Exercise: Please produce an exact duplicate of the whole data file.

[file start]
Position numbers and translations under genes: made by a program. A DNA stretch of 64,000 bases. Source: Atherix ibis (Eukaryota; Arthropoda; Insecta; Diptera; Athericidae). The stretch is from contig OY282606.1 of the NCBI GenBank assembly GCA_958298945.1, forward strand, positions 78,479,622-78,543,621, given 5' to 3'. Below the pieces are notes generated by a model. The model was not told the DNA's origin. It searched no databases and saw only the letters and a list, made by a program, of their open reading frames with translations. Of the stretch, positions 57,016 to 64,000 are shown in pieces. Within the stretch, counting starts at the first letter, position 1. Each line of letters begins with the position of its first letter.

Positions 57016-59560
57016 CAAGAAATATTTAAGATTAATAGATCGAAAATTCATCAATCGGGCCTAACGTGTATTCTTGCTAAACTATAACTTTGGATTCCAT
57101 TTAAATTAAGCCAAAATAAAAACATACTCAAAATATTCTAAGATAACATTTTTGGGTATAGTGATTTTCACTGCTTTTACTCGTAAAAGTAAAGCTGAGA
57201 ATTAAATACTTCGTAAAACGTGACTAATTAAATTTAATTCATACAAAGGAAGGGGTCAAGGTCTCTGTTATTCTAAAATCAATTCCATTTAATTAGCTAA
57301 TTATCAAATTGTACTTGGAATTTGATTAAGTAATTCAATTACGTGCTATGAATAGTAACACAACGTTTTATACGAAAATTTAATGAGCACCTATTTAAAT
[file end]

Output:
Position numbers and translations under genes: made by a program. A DNA stretch of 64,000 bases. Source: Atherix ibis (Eukaryota; Arthropoda; Insecta; Diptera; Athericidae). The stretch is from contig OY282606.1 of the NCBI GenBank assembly GCA_958298945.1, forward strand, positions 78,479,622-78,543,621, given 5' to 3'. Below the pieces are notes generated by a model. The model was not told the DNA's origin. It searched no databases and saw only the letters and a list, made by a program, of their open reading frames with translations. Of the stretch, positions 57,016 to 64,000 are shown in pieces. Within the stretch, counting starts at the first letter, position 1. Each line of letters begins with the position of its first letter.

Positions 57016-59560
57016 CAAGAAATATTTAAGATTAATAGATCGAAAATTCATCAATCGGGCCTAACGTGTATTCTTGCTAAACTATAACTTTGGATTCCAT
57101 TTAAATTAAGCCAAAATAAAAACATACTCAAAATATTCTAAGATAACATTTTTGGGTATAGTGATTTTCACTGCTTTTACTCGTAAAAGTAAAGCTGAGA
57201 ATTAAATACTTCGTAAAACGTGACTAATTAAATTTAATTCATACAAAGGAAGGGGTCAAGGTCTCTGTTATTCTAAAATCAATTCCATTTAATTAGCTAA
57301 TTATCAAATTGTACTTGGAATTTGATTAAGTAATTCAATTACGTGCTATGAATAGTAACACAACGTTTTATACGAAAATTTAATGAGCACCTATTTAAAT